Case Report | Open Access
Systemic Chemotherapy for Progression of Brain Metastases in Extensive-Stage Small Cell Lung Cancer
Lung cancer is the most common cause of cancer related mortality in men and women. Approximately 15% of lung cancers are small cell type. Chemotherapy and radiation are the mainstay treatments. Currently, the standard chemotherapy regimen includes platinum/etoposide. For extensive small cell lung cancer, irinotecan and cisplatin have also been used. Patients with relapsed small cell lung cancer have a very poor prognosis, and the morbidity increases with brain metastases. Approximately 10%–14% of small cell lung cancer patients exhibit brain metastases at the time of diagnosis, which increases to 50%–80% as the disease progresses. Mean survival with brain metastases is reported to be less than six months, thus calling for improved regimens. Here we present a case series of patients treated with irinotecan for progressive brain metastases in small cell lung cancer, which serves as a reminder of the role of systemic chemotherapy in this setting.
Lung cancer is the most common cause of cancer related deaths. Approximately 15% of lung cancers are small cell lung cancer (SCLC), which is an aggressive cancer with rapid growth and early development of widespread metastases [1–3]. Around 60–70% of patients present with extensive-stage disease.
SCLC is initially very sensitive to chemotherapy. In patients with limited stage disease, the goal of treatment is curative utilizing cisplatin/etoposide . Although SCLC is responsive to upfront treatment, most patients relapse with relatively resistant disease [5, 6]. 60%–90% of patients with limited stage disease respond to first-line treatment, and 40–50% achieve a complete response . However, due to relapses, the median survival ranges from 12 to 20 months, with only 6–12% living more than 5 years. Patients with extensive-stage disease have lower overall response and shorter survival rates, with median survival between 7 and 11 months and 2-year survival in less than 5% .
Patients with relapsed or progressive SCLC have a poor prognosis. Median survival is only 4 to 5 months when treated with second-line chemotherapy. Recently, combination of irinotecan and carboplatin was added to NCCN guidelines as an option for patients with extensive-stage disease. Single agent topotecan is FDA-approved for treatment of SCLC patients who had an initial response to chemotherapy but progressed after 2 to 3 months [8–11]. Both topotecan and irinotecan have shown to be effective in treating patients with brain metastases .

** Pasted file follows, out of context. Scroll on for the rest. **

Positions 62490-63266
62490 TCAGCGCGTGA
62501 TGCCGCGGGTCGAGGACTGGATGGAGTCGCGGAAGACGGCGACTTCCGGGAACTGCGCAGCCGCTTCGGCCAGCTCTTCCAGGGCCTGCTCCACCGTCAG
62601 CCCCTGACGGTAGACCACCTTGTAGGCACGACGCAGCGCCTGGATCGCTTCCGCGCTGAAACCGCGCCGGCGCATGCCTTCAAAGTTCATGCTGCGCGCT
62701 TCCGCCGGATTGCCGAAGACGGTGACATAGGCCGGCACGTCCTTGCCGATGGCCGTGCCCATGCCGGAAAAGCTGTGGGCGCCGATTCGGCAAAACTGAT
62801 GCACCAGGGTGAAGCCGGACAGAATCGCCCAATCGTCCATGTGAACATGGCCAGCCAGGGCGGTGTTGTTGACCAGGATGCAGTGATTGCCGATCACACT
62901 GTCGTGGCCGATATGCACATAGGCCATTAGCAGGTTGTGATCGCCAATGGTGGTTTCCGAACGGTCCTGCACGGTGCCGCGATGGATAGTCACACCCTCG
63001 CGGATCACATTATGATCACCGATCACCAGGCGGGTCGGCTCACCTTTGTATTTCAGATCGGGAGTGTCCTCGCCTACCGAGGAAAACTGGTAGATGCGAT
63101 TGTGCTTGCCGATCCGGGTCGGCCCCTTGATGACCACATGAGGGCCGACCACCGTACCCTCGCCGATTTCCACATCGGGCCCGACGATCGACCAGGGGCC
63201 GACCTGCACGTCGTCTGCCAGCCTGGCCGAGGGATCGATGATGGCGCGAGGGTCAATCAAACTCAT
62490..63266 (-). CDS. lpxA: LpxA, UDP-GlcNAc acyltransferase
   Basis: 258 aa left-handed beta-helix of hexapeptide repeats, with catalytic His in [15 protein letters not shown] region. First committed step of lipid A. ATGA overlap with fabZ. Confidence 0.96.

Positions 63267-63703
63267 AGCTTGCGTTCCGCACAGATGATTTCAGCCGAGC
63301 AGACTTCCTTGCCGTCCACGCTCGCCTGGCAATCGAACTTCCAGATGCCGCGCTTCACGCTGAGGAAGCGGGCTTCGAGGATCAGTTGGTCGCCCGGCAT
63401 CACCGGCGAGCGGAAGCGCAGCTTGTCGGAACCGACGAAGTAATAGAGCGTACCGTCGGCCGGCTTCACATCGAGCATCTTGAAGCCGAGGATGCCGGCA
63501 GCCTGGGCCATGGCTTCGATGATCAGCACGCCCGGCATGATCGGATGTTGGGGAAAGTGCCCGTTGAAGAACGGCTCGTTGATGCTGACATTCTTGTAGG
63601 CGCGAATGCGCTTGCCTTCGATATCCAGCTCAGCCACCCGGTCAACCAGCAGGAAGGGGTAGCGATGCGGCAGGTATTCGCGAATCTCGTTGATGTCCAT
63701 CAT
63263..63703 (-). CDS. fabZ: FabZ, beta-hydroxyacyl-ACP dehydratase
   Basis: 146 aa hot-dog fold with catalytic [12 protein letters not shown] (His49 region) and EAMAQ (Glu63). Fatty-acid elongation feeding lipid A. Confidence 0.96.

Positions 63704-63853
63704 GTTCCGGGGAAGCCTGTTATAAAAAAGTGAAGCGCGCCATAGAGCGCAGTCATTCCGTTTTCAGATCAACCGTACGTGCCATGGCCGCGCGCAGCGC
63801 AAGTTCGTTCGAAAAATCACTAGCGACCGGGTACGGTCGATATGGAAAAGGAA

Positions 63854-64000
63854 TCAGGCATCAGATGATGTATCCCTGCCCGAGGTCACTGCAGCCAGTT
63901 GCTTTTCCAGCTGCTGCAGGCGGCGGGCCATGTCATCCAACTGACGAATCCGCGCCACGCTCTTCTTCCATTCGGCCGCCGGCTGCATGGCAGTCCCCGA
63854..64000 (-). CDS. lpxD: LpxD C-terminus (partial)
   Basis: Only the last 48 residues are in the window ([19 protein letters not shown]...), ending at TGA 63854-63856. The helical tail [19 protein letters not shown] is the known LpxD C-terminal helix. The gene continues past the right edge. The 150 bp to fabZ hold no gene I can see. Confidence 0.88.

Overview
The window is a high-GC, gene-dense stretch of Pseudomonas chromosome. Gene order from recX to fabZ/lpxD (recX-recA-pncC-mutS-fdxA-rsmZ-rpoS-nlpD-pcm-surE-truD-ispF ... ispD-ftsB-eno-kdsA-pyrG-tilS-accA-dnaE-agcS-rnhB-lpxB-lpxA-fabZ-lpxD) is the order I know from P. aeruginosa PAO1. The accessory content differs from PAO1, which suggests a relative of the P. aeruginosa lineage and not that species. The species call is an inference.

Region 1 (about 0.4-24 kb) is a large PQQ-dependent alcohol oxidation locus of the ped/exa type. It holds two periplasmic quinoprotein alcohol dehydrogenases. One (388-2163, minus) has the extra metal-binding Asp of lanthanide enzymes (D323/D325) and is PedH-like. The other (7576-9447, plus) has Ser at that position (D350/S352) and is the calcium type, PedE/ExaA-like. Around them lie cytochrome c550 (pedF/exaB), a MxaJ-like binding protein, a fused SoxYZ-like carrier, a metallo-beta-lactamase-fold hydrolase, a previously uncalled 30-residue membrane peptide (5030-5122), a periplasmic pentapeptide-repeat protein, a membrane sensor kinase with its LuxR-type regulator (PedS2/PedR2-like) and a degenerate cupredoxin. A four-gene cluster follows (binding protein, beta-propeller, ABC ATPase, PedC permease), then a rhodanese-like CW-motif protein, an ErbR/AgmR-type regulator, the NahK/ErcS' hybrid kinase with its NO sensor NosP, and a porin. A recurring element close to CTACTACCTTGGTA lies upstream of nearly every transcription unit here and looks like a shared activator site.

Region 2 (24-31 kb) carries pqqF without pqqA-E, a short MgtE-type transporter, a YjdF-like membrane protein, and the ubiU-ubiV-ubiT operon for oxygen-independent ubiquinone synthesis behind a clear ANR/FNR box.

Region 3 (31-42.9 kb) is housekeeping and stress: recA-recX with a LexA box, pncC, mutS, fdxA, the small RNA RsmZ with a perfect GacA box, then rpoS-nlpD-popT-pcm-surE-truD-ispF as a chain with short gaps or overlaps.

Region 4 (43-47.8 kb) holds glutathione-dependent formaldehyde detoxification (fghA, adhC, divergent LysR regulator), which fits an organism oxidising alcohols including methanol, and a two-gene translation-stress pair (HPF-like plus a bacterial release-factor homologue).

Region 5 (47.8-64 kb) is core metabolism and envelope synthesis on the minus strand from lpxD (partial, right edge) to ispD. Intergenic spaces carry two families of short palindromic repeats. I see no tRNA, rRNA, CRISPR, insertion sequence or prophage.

We further demonstrate the effects of irinotecan through a case series of four patients with SCLC and progressive brain metastases who had exhausted standard treatment options with systemic chemotherapy and cranial irradiation.
2. Case 1
Initial computed tomography (CT) chest scan performed on a 70-year-old female showed a mass in the right lung occluding the bronchus intermedius and a subcarinal mass consistent with metastatic adenopathy (Figure 1), which was found to be SCLC. Magnetic resonance imaging (MRI) of the brain showed no evidence of metastases. She received four cycles of cisplatin/etoposide plus chest radiation, followed by PCI.
Five months later, PET/CT showed increased fludeoxyglucose (FDG) activity in a right lower lobe nodule, consistent with residual tumor. There was increased FDG uptake in the right chest wall, left supraclavicular region, retroperitoneum, adrenal glands, bony pelvis, and left lobe thyroid nodule. MRI of the brain showed numerous enhancing foci consistent with metastatic disease (Figure 2(a)). She began second-line chemotherapy with irinotecan: 100 mg/m2 on days 1, 8, and 15 of a 21-day cycle.